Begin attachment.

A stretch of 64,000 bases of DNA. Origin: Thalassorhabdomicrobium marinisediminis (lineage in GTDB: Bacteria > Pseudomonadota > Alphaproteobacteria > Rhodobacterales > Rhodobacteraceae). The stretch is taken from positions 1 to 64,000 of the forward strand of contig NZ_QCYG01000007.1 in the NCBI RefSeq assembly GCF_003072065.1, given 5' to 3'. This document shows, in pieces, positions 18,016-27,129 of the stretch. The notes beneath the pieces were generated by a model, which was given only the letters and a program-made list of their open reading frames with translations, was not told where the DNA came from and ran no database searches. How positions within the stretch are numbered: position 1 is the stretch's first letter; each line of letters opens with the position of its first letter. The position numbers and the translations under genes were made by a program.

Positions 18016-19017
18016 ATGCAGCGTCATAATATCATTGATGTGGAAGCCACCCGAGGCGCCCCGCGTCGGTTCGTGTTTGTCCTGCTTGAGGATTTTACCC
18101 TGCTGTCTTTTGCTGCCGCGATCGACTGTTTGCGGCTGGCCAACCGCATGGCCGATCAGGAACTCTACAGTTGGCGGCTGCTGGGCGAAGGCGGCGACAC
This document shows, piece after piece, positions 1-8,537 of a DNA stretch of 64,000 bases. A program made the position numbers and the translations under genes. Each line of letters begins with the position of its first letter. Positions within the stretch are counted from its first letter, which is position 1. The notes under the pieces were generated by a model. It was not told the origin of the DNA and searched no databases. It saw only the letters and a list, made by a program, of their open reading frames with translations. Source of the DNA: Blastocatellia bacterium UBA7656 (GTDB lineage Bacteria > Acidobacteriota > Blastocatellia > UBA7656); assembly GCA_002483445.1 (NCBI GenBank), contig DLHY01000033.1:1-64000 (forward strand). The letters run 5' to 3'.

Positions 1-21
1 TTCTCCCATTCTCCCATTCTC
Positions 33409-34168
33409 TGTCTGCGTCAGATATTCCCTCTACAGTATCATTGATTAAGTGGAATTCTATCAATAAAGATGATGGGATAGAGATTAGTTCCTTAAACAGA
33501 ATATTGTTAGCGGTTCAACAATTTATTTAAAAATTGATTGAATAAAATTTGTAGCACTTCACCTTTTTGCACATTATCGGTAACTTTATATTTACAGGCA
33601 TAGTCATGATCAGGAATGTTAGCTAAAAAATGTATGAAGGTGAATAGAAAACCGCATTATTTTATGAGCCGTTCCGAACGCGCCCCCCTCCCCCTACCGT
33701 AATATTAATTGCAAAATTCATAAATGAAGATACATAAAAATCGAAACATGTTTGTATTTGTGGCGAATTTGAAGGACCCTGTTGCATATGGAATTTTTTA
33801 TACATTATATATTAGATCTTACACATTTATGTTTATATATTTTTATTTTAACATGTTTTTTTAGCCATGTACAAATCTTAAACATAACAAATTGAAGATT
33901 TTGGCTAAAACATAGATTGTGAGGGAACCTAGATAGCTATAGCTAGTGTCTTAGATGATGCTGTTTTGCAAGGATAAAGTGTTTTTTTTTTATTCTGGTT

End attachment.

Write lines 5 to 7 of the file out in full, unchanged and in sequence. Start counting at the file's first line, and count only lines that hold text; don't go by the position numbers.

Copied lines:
This document shows, piece after piece, positions 1-8,537 of a DNA stretch of 64,000 bases. A program made the position numbers and the translations under genes. Each line of letters begins with the position of its first letter. Positions within the stretch are counted from its first letter, which is position 1. The notes under the pieces were generated by a model. It was not told the origin of the DNA and searched no databases. It saw only the letters and a list, made by a program, of their open reading frames with translations. Source of the DNA: Blastocatellia bacterium UBA7656 (GTDB lineage Bacteria > Acidobacteriota > Blastocatellia > UBA7656); assembly GCA_002483445.1 (NCBI GenBank), contig DLHY01000033.1:1-64000 (forward strand). The letters run 5' to 3'.

Positions 1-21
1 TTCTCCCATTCTCCCATTCTC